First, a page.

Council’s first biodiversity report published
Orkney Islands Council has published its first formal biodiversity Report, outlining the work it has carried out to support wildlife and the local environment during the last three years.
The Nature Conservation (Scotland) Act 2004 places a duty on all public bodies to ‘further the conservation of biodiversity’ in the course of carrying out their responsibilities. This is commonly known as the ‘Biodiversity Duty’.
The Biodiversity Duty Report 2014 details projects that the council has contributed to between January 2012 and January 2015. These include:
- supporting the annual ‘Bag the Bruck’ events by supplying bin bags and gloves to local volunteer groups and disposing of the rubbish collected.
- contributing expertise to detailed studies and awareness-raising of local ‘Zostera’ seagrass beds, as part of the Scapa Flow Landscape Partnership Scheme. Seagrass beds provide nursery areas for marine species and we now have a greater understanding of the range of species they support in Orkney.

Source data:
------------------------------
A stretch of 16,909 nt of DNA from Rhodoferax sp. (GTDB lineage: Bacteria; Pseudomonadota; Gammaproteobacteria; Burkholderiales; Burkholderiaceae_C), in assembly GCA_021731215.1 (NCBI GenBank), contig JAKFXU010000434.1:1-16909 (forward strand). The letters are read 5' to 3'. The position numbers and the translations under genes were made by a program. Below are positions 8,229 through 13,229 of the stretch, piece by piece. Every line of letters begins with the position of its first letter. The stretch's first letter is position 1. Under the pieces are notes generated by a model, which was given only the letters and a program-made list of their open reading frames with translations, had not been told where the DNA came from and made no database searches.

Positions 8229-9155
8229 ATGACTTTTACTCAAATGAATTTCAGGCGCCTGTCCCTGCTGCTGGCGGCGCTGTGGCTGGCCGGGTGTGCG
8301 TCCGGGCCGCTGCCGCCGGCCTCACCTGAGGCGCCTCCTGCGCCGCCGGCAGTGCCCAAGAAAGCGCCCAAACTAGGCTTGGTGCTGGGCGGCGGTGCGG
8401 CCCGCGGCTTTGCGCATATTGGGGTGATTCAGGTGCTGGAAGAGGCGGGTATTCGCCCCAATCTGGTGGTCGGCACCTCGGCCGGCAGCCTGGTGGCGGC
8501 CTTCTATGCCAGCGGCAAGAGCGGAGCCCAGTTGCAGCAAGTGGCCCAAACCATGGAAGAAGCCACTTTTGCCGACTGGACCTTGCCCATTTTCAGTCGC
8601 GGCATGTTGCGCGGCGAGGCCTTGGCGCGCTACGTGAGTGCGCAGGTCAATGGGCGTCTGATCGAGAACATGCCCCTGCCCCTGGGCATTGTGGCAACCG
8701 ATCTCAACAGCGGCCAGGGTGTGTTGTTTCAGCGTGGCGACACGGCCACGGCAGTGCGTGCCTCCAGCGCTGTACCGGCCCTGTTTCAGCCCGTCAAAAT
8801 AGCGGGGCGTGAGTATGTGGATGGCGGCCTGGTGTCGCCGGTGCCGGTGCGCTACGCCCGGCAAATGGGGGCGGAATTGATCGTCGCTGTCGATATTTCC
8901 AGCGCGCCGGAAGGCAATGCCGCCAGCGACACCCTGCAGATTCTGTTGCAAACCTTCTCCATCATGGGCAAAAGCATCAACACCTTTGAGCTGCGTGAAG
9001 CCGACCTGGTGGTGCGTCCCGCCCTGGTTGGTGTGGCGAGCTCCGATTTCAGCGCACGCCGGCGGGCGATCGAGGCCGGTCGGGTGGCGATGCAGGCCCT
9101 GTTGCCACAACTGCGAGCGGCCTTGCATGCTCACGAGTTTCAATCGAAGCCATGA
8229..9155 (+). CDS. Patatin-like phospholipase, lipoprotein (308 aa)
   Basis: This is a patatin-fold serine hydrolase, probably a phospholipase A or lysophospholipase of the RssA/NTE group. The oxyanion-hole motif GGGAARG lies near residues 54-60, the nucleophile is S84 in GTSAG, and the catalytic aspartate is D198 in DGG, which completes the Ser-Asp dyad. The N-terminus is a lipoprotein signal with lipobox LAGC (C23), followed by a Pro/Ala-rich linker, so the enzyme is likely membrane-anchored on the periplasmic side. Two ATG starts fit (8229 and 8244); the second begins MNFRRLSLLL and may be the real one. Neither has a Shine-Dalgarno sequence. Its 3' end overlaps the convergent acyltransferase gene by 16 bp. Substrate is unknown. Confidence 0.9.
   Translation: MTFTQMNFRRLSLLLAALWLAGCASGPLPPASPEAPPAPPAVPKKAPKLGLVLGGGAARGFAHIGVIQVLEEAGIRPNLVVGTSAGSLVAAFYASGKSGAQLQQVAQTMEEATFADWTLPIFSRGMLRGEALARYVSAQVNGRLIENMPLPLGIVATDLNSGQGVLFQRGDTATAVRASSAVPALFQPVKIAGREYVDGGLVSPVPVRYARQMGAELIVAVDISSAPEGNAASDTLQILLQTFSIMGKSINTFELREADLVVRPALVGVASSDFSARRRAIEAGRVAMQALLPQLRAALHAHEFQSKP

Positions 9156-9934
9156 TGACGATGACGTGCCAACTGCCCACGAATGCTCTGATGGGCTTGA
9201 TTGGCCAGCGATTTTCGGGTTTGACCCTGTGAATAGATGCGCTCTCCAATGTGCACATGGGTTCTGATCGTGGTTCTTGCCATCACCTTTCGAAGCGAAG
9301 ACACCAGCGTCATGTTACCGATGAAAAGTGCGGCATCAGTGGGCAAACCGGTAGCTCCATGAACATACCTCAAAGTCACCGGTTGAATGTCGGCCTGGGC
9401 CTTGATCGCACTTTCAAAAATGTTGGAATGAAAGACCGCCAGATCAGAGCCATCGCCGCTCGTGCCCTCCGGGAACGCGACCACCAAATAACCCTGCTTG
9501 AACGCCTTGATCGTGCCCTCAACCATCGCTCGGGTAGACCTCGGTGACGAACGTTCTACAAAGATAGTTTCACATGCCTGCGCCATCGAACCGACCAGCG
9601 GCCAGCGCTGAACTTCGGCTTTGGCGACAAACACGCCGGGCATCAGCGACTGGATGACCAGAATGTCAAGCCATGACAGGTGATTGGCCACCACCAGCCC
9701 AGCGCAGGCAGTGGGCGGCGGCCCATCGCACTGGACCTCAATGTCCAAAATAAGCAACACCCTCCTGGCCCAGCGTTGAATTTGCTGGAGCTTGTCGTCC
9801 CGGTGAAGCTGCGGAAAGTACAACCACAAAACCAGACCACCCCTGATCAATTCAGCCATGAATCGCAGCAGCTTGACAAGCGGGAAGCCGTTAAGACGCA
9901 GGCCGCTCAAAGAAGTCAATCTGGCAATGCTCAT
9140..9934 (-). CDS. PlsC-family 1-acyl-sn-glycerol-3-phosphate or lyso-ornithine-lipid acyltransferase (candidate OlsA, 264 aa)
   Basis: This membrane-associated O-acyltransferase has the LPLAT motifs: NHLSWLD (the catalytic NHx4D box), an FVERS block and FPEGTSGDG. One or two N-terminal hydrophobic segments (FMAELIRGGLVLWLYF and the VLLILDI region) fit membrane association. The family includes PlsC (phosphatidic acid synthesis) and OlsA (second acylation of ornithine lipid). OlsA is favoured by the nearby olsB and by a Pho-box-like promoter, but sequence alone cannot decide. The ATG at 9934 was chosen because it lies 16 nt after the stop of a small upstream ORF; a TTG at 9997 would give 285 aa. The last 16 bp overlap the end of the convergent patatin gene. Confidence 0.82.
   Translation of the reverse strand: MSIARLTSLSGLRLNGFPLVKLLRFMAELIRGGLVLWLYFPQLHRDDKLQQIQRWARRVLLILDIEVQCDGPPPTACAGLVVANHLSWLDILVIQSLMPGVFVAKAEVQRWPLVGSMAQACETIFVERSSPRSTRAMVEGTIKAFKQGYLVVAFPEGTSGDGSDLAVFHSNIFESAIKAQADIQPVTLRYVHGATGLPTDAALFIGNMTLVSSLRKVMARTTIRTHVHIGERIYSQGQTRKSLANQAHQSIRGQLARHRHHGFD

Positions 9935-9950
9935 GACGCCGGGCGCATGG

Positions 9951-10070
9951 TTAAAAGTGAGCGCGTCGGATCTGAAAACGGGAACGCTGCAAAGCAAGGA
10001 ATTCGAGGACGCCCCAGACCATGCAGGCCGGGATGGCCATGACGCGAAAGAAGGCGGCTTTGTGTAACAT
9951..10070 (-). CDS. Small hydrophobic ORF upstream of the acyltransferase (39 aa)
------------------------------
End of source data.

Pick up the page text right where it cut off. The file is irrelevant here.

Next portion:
- assisting in fieldwork projects with school children at St Andrews Primary, including a marram grass transplant project to help stabilise an area of coastal sand dune at Dingieshowe in Deerness; and planting locally-sourced wildflowers in the school grounds to support Orkney’s native bumblebee population.
- providing locally-sourced wildflower seed and plants for ‘wildlife ponds’ and meadow areas at the Council’s Schools Investment Programme sites – the new KGS, the new Stromness Primary and the new pool at the Pickaquoy Centre.
The full report is available at www.orkney.gov.uk/Service-Directory/B/Biodiversity.htm